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What Is The Importance Of The Theme?
Understanding the outturn traffic patterns of any URUC initiative is vital for four purposes:
• comparison with predicted impacts
• understanding related impacts
• gathering information for evaluation
• improving acceptability.
Comparison with Predicted Impacts
Prediction (Chapter 6) is a vital component of the overall strategy design process before the scheme is actually implemented in a “real world” setting. One key element of the prediction process is information on the likely scheme impacts in terms of traffic flow changes. Such information can be used in the short term to design complementary traffic management measures to deal with any adverse impacts arising from traffic rerouting.
Understanding Related Impacts
While changes traffic flows would not reveal the underlying travel behavioural changes which cause the changes, they provide a good indication of the possible sources of changes and clues as to the important system variables to be studied. Together with statistical techniques such as panel surveys and travel diary interviews (see Cambridge Systematics 1996; Stopher and Stecher, 2004), traffic flow data can provide a wealth of information for examining the impacts of road pricing on the environment (Chapter 8), economy (Chapter 9) and equity (Chapter 10).
However, it must be borne in mind that changes in traffic flows in the real world would also be affected by many simultaneous changes taking place e.g. other transport policy measures or external events such as changes in economic conditions. Therefore further analysis needs to be carried out to understand the contribution of URUC to the identified traffic changes. This has been noted in the case studies discussed in this chapter.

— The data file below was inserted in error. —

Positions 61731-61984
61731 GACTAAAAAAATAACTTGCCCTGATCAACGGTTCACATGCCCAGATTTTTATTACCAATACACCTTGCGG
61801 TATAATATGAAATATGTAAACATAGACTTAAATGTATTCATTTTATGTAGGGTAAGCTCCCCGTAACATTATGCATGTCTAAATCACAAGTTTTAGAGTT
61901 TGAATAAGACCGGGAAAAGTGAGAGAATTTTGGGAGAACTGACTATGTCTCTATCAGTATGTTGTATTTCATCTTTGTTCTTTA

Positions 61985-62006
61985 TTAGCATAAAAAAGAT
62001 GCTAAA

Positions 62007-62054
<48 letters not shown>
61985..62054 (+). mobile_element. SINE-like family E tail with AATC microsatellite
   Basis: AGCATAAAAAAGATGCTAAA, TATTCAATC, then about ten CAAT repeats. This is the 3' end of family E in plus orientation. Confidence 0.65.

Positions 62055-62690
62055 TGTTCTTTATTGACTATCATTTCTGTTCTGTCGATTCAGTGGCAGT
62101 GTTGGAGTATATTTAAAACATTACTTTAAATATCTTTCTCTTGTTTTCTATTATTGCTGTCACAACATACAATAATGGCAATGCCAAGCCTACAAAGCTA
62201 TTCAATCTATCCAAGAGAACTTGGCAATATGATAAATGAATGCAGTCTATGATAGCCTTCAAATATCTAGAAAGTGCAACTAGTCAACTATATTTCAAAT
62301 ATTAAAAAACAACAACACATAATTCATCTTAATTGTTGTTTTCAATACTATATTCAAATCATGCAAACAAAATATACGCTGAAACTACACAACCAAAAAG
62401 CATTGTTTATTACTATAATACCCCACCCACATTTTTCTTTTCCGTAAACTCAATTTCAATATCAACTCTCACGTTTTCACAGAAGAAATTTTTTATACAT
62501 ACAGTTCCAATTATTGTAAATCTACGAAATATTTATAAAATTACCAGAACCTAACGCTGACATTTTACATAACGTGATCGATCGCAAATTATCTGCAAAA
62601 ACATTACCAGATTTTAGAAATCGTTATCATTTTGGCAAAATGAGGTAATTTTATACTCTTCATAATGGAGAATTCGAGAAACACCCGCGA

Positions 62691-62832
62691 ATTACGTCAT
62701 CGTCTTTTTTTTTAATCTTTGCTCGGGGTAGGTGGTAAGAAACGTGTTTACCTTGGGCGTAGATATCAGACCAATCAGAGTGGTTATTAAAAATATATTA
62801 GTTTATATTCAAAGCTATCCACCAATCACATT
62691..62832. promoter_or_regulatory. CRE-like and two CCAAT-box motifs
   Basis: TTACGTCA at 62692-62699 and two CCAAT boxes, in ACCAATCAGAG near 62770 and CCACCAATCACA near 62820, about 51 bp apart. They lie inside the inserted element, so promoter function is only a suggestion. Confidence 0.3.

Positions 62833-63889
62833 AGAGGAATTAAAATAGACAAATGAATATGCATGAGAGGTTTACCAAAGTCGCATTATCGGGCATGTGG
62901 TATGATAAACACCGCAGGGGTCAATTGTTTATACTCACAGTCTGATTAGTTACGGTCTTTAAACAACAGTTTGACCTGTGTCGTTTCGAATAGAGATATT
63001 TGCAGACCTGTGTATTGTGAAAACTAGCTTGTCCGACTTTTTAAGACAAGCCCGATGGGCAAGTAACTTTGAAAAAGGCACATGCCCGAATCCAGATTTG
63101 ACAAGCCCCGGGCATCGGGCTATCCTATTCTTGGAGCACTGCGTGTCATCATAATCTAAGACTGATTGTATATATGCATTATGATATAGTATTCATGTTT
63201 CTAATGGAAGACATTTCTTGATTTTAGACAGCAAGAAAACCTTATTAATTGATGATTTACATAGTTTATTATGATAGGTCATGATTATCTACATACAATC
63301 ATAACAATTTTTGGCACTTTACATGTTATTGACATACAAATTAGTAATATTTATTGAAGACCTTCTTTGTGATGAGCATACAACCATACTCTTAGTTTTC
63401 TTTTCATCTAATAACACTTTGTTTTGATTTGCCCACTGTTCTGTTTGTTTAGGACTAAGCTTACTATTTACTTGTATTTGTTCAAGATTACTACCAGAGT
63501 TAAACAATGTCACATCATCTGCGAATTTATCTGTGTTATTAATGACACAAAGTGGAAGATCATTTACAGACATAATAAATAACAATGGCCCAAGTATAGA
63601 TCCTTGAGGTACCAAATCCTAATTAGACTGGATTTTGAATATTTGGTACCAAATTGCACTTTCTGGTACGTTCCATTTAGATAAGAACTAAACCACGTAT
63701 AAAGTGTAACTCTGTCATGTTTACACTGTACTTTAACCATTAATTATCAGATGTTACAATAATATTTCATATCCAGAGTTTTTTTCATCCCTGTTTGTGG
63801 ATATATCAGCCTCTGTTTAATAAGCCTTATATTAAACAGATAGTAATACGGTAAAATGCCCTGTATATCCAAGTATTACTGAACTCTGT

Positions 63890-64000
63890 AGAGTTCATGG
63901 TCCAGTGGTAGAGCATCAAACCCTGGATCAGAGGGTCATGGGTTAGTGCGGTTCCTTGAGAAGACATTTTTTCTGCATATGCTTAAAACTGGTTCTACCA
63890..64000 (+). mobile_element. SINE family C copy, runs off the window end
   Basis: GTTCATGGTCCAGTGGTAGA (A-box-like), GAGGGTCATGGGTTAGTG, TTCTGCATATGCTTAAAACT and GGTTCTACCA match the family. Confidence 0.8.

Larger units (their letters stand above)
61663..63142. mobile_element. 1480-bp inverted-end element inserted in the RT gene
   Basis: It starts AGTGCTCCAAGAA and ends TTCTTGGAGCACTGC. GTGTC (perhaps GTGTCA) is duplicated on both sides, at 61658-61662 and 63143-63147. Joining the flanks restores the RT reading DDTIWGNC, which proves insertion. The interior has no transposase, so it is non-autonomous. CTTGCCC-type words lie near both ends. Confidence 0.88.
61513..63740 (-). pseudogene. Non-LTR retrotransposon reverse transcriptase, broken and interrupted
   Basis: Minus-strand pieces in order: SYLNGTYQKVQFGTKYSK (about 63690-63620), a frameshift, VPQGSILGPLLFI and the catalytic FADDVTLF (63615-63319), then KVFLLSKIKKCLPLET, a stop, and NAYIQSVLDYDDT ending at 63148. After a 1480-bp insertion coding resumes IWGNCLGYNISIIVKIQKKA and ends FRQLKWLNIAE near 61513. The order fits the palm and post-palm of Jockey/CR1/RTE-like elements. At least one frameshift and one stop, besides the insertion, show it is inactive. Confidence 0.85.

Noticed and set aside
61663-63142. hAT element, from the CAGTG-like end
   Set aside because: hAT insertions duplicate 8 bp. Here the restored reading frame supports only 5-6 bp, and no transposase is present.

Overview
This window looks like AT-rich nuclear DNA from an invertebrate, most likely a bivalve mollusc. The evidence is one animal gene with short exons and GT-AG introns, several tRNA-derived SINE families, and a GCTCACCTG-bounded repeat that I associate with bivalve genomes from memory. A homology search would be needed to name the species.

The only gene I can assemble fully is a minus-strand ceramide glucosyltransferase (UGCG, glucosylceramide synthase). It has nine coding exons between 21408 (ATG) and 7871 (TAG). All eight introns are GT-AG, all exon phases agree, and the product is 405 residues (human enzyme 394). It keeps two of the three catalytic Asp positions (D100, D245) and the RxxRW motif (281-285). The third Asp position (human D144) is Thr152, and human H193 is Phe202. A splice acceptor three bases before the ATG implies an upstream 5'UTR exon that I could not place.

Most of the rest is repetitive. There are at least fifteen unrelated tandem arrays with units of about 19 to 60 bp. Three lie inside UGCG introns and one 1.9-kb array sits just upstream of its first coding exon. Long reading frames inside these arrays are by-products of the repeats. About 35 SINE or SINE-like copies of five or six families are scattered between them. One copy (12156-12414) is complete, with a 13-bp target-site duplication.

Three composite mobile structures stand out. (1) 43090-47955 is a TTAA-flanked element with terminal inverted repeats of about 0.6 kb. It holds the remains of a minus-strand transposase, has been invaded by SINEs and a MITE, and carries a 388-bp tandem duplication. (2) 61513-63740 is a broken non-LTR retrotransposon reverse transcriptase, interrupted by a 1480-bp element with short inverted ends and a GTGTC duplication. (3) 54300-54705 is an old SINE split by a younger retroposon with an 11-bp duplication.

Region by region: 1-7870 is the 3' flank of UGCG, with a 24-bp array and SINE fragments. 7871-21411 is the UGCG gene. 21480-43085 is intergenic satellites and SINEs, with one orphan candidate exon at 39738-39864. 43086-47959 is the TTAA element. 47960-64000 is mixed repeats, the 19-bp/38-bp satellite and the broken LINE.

Gathering Information for Evaluation
Evaluation (Chapter 14) involves the consideration of outturn impacts to perform a cost benefit analysis of the scheme that has been implemented. Evaluation thus enables us to assess how successful the scheme has been. It can use outturn traffic flows as an input, but underlying behavioural changes, such as in trip diversion or suppression, will have to be inferred.
Once a scheme is implemented, it is important to monitor and compare it against the predicted levels of traffic to decide whether to modify it to overcome unacceptable side effects.
Reductions in traffic flows and in congestion due to the scheme can be used to demonstrate that some of the objectives of the scheme (e.g. congestion reduction and environmental protection) have been achieved. Robust data can be used also to dispel rumours and misperceptions and provide facts to counter objections and increase acceptability of the scheme.
No information on this theme is currently available from the case studies
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